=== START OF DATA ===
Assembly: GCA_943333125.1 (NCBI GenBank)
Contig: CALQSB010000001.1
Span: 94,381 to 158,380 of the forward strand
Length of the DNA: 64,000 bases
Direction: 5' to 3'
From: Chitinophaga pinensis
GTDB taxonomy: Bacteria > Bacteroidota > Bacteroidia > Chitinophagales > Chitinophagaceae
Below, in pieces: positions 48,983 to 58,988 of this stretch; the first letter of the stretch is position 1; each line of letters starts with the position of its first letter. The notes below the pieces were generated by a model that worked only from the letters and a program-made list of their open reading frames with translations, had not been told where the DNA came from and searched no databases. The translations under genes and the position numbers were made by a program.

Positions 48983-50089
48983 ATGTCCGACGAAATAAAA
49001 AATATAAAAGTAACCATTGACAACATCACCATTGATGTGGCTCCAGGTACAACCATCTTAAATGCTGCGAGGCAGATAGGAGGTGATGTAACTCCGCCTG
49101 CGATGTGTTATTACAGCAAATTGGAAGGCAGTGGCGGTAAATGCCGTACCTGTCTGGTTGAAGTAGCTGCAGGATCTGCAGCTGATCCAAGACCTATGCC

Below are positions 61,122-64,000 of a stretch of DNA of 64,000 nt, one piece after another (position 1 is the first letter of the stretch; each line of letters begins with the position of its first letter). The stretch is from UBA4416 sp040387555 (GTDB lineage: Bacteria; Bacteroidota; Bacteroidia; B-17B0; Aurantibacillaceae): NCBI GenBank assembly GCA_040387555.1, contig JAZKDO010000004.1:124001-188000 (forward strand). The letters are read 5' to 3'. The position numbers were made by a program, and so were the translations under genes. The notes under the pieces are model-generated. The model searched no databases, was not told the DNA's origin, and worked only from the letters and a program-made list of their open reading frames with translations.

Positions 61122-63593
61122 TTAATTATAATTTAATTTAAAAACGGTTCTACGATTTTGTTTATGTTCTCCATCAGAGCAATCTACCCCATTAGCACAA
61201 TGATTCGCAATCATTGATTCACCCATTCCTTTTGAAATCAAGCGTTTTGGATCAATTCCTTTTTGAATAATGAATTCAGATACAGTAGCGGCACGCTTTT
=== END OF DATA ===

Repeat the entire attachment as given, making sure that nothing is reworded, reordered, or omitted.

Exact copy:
Assembly: GCA_943333125.1 (NCBI GenBank)
Contig: CALQSB010000001.1
Span: 94,381 to 158,380 of the forward strand
Length of the DNA: 64,000 bases
Direction: 5' to 3'
From: Chitinophaga pinensis
GTDB taxonomy: Bacteria > Bacteroidota > Bacteroidia > Chitinophagales > Chitinophagaceae
Below, in pieces: positions 48,983 to 58,988 of this stretch; the first letter of the stretch is position 1; each line of letters starts with the position of its first letter. The notes below the pieces were generated by a model that worked only from the letters and a program-made list of their open reading frames with translations, had not been told where the DNA came from and searched no databases. The translations under genes and the position numbers were made by a program.

Positions 48983-50089
48983 ATGTCCGACGAAATAAAA
49001 AATATAAAAGTAACCATTGACAACATCACCATTGATGTGGCTCCAGGTACAACCATCTTAAATGCTGCGAGGCAGATAGGAGGTGATGTAACTCCGCCTG
49101 CGATGTGTTATTACAGCAAATTGGAAGGCAGTGGCGGTAAATGCCGTACCTGTCTGGTTGAAGTAGCTGCAGGATCTGCAGCTGATCCAAGACCTATGCC

Below are positions 61,122-64,000 of a stretch of DNA of 64,000 nt, one piece after another (position 1 is the first letter of the stretch; each line of letters begins with the position of its first letter). The stretch is from UBA4416 sp040387555 (GTDB lineage: Bacteria; Bacteroidota; Bacteroidia; B-17B0; Aurantibacillaceae): NCBI GenBank assembly GCA_040387555.1, contig JAZKDO010000004.1:124001-188000 (forward strand). The letters are read 5' to 3'. The position numbers were made by a program, and so were the translations under genes. The notes under the pieces are model-generated. The model searched no databases, was not told the DNA's origin, and worked only from the letters and a program-made list of their open reading frames with translations.

Positions 61122-63593
61122 TTAATTATAATTTAATTTAAAAACGGTTCTACGATTTTGTTTATGTTCTCCATCAGAGCAATCTACCCCATTAGCACAA
61201 TGATTCGCAATCATTGATTCACCCATTCCTTTTGAAATCAAGCGTTTTGGATCAATTCCTTTTTGAATAATGAATTCAGATACAGTAGCGGCACGCTTTT